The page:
The South Got Something to Say and So Does Taylor Roberts
By Kaylah Mack, Staff Writer
In 1972, Toni Morrison reviewed Albert Murray’s memoir of growing up in Alabama, “South to a Very Old Place.” In this memoir, Murray captures the experience of going home to Southland to rediscover the enriching history of black people and the significance that lies beneath. He highlights the intimate universes of black people that reflect America’s past, present, and future. According to Morrison, Murray’s home going takes on a “special dimension.”
With the intimacy of its people and ties to its land, there is a distinctness on behalf of both the people and the land. There is this emotion of kindly attachment and intensive isolation, but still makes the trip to the South “delicate in its bitterness and tough in its joy.” Not only does Murray take a trip, but he is creating it by allowing the South to shape his foundation.
Taylor Roberts, who is an educator and writer born and raised in Decatur, GA, DeKalb County and who considers Morrison to be a spiritual mentor, is Murray’s “South to a Very Old Place” turned flesh. As a class of 2019 Spelman College graduate, Boston University Wheelock College of Education and Human Development candidate and corps member of Teach for America Nonprofit Organization, Roberts is well on her way to reshaping a better future for and by the South.
“The South got something to say, and so do I,” said Roberts. “The South means a lot to me and I carry it with me everywhere that I go. I love DeKalb County. DeKalb over everything and really the South over everything.”
When Roberts thinks back to her childhood growing up in the South, she thinks of outdoor space, fresh crisp air, jumping over fences, road trips to Savannah, GA under mosh trees, and being in a community with other black and brown people. This has shaped how she honors both origin and the South today by keeping it at the forefront of everything.
“Everything that I am, I owe to the Southern region of the United States, specifically DeKalb County,” said Roberts. “A lot of my childhood memories are just a reel of that. When I think back to my childhood, that’s what I think about. Those moments of community and outdoor space.”
Black girl with barrettes by Abby Ross (Angel, MLK Parade, Los Angeles 2018)
As Roberts grew older, she realized that only a small percentage of her family members migrated to the North as most of them stayed in the South.
“None of my family went up North. Maybe a small percentage went to Canada but both sides of my family are all concentrated between South Carolina and Georgia,” Roberts said. “My whole life has been in the South. The impact of how black people were really forced to live in the South and to see people downplay that and talk about us like that, it’s ugly. Especially because people owe so much considering the Civil Rights Movements and all of it.”
“A lot of those remnants like enslavement and civil rights, it’s still being present in everything that we do. When I visit my mother’s family, I pass by cotton fields and when I visit my dad’s family, we have to be cautious of where we are driving through South Georgia. So yes, the South over everything. I’m going to always advocate for the South.”
Aside from the South and family being a source of inspiration, the opportunity to see what each day brings and the chance to see what’s going to happen next encourage Roberts to get out of bed every day. Capitalism also makes it so that Roberts leaves her bed because she has a job and graduate program that demands so much of her.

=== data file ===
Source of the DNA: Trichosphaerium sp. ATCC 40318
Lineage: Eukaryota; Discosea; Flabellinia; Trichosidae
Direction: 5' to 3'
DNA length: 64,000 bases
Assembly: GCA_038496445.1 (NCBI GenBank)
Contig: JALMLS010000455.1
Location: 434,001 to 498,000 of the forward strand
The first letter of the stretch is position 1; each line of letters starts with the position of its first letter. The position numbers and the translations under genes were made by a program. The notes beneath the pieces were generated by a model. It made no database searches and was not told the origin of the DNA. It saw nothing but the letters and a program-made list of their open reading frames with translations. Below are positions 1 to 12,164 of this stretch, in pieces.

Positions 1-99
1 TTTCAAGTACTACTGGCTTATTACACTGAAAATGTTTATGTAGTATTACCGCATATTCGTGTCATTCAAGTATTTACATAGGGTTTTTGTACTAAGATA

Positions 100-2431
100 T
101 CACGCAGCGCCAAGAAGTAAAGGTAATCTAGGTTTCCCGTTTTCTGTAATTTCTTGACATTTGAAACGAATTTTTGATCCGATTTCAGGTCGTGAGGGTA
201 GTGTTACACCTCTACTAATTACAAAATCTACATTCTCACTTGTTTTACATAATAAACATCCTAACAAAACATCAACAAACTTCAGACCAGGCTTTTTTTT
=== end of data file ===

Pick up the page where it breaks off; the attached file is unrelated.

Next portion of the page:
“Somedays I feel as though I exist to strictly perform labor,” said Roberts.
It’s not every day that Roberts feels motivated to leave her bed so that she can challenge the very structures she is forced to navigate. Sometimes, she wishes she didn’t have to at all. I was curious to know how Roberts shows herself love and care throughout her days.
“This question automatically makes me think about self-care and how my view of what it means to care for myself and show myself love has drastically changed this year,” said Roberts. “I don’t know if I’ve ever cared or showed love for myself beyond performing what others say we should do.”
These acts do not sustain Roberts. Burning candles and treating herself just isn’t enough. This year has taught her that showing herself compassion means redefining what self-care looks like for her: which would include resisting what has attempted to control and keep her silent, being a fearless advocate for herself, staying grounded in truth so that going to bed at night can be easier, remaining grounded within this existence by fully allowing herself to tap into community care.
Today Roberts is dedicated to education through the Teach for America Nonprofit Organization which has allowed her to teach the sixth grade at Lilla G. Fredrick Middle School in Dorchester, MA while attending graduate school at Boston University Wheelock College of Education and Human Development. Roberts comes from a long bloodline of educators from her father, and her maternal grandmother.
“I feel tied to education in a way that I can’t escape,” said Roberts. “The reason why I am in education in the first place is because I’m really interested in talking about Educational inequality which ties back into my educational experience in the South. When I was younger, they had more opportunities and they just did more. I went to a title one school; however, we didn’t have as much or have as many opportunities in general.”
As a Teach for America corps member, Spelman alumna Taylor Roberts has the opportunity to pay homage to the South in the classroom by highlighting the region’s past and present through her lessons. Later, we will hear more about how Roberts dedicates herself further through both education and writing to honor the holy ground of the South.